Nuclear Energy Worldwide

The companies that are leading the development of nuclear generation in the UK are also at the forefront of a worldwide nuclear renaissance. The UK supply chain has the opportunity to contribute to the growth in nuclear capacity that is taking place in every region of the world.

There are currently 71 nuclear power reactors under construction in 14 countries around the world, more than 170 are planned with a potential net capacity of 186,663 MWe, and over three hundred additional reactors are proposed.

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Source - World Nuclear Association, as of 27th January 2014, click here for the full table of data

Sixteen countries depend on nuclear power for at least a quarter of their electricity. France gets around three quarters of its power from nuclear energy, while Belgium, Czech Republic, Hungary, Slovakia, Sweden, Switzerland, Slovenia and Ukraine get one third or more. South Korea, Bulgaria and Finland normally get more than 30% of their power from nuclear energy, while in the USA, UK, Spain and Russia almost one fifth is from nuclear. Japan is used to relying on nuclear power for more than one quarter of its electricity and is expected to return to that level. Among countries which do not host nuclear power plants, Italy and Denmark get almost 10% of their power from nuclear.

Increasing energy demand, concerns over climate change and dependence on overseas supplies of fossil fuels are coinciding to make the case for increasing use of nuclear power.

Countries with established programmes are seeking to replace old reactors as well as expanding existing capacity through plant upgrading, and an additional 45 countries are either considering or have already decided to make nuclear energy part of their power generation mix.  However, most (over 80%) of the expansion in this century is likely to be in countries already using nuclear power.

  • Mainland China has 20 nuclear power reactors in operation, 28 under construction, and more about to start construction. Additional reactors are planned, including some of the world's most advanced, to give a four-fold increase in nuclear capacity to at least 58 GWe by 2020, then possibly 200 GWe by 2030, and 400 GWe by 2050
  • India has a flourishing and largely indigenous nuclear power program and expects to have 14,600 MWe nuclear capacity on line by 2020. It aims to supply 25% of electricity from nuclear power by 2050.

  • The UAE accepted a $20 billion bid from a South Korean consortium to build four commercial nuclear power reactors, total 5.6 GWe, by 2020 at Barakah. Construction of the first unit started in July 2012, and the second in May 2013.

  • Communities in Finland and Sweden have accepted the local construction of permanent disposal sites for nuclear waste.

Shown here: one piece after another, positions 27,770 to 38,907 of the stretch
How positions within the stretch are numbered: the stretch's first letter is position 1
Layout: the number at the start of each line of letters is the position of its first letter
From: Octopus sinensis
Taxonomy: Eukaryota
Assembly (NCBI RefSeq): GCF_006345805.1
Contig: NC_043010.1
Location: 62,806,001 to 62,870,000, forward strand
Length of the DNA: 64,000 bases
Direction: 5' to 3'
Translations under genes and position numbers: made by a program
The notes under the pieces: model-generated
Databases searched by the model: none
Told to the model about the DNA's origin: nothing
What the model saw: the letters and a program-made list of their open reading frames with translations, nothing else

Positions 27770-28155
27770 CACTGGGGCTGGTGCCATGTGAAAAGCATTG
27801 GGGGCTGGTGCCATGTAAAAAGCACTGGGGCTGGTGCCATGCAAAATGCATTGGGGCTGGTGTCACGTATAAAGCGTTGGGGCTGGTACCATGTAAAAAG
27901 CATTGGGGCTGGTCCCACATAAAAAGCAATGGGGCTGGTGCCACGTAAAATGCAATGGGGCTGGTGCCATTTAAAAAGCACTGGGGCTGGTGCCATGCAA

A World Nuclear Association exercise "Nuclear Century Outlook" projects possible expansion in world nuclear generating capacity.  Developed in 2008 the Outlook is unique in nature and scope. Many nuclear projections extend just to 2030 and assume business-as-usual behaviour. The Outlook encompasses these scenarios but looks further into the future - with both optimistic and pessimistic assumptions. The focus of the report is to examine the potential for nuclear energy to contribute to emissions reductions. It does not attempt to predict future nuclear capacity.From a base of 373 GWe today it projects the potential for at least 1130 GWe by 2060 and up to 3500 GWe by then.  The upper projection for 2100 is 11,000 GWe.

An important element in this global expansion of nuclear power is that international cooperation and commerce is growing. Major nuclear industry companies span several countries, giving much enhanced international collaboration. At the same time, countries with an established nuclear industry can, through formal international collaboration under the auspices of the IAEA, assist developing countries to gain access to advanced technologies, helping them to address poverty without emissions of greenhouse gases.

For more information on UK government export support visit www.ukti.gov.uk, whilst export control information is available here.

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Projected figures and timelines given here are referenced from the World Nuclear Association (WNA). Please visit the WNA website site where a whole host of public information is made available. Or click on the following links for the in-depth articles relating to planned reactors and emerging nuclear energy countries.


For general information on the global nuclear scene visit World Nuclear News (run by the WNA) at www.world-nuclear-news.org

 

 

 

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